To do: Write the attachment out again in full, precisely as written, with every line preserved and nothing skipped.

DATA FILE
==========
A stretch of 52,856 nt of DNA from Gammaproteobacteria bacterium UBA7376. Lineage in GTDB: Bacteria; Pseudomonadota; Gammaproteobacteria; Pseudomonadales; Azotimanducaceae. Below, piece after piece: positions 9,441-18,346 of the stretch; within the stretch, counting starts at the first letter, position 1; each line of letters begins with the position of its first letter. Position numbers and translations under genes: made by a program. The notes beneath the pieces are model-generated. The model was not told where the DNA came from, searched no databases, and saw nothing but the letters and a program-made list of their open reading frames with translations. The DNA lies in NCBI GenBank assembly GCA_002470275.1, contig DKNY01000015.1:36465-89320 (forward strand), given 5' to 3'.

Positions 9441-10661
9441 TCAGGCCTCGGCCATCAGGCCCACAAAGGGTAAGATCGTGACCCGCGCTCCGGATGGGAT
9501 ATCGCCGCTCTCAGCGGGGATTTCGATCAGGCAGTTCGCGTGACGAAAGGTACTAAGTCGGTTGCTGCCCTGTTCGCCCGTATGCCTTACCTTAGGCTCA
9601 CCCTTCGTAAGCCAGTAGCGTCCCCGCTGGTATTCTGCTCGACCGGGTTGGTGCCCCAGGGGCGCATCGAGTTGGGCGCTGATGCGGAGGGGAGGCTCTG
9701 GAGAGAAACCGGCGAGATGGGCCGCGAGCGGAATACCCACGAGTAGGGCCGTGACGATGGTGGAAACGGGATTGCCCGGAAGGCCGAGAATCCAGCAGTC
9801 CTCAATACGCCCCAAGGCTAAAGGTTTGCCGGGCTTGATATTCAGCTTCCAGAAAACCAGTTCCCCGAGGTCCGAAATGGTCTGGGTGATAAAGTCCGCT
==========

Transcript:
A stretch of 52,856 nt of DNA from Gammaproteobacteria bacterium UBA7376. Lineage in GTDB: Bacteria; Pseudomonadota; Gammaproteobacteria; Pseudomonadales; Azotimanducaceae. Below, piece after piece: positions 9,441-18,346 of the stretch; within the stretch, counting starts at the first letter, position 1; each line of letters begins with the position of its first letter. Position numbers and translations under genes: made by a program. The notes beneath the pieces are model-generated. The model was not told where the DNA came from, searched no databases, and saw nothing but the letters and a program-made list of their open reading frames with translations. The DNA lies in NCBI GenBank assembly GCA_002470275.1, contig DKNY01000015.1:36465-89320 (forward strand), given 5' to 3'.

Positions 9441-10661
9441 TCAGGCCTCGGCCATCAGGCCCACAAAGGGTAAGATCGTGACCCGCGCTCCGGATGGGAT
9501 ATCGCCGCTCTCAGCGGGGATTTCGATCAGGCAGTTCGCGTGACGAAAGGTACTAAGTCGGTTGCTGCCCTGTTCGCCCGTATGCCTTACCTTAGGCTCA
9601 CCCTTCGTAAGCCAGTAGCGTCCCCGCTGGTATTCTGCTCGACCGGGTTGGTGCCCCAGGGGCGCATCGAGTTGGGCGCTGATGCGGAGGGGAGGCTCTG
9701 GAGAGAAACCGGCGAGATGGGCCGCGAGCGGAATACCCACGAGTAGGGCCGTGACGATGGTGGAAACGGGATTGCCCGGAAGGCCGAGAATCCAGCAGTC
9801 CTCAATACGCCCCAAGGCTAAAGGTTTGCCGGGCTTGATATTCAGCTTCCAGAAAACCAGTTCCCCGAGGTCCGAAATGGTCTGGGTGATAAAGTCCGCT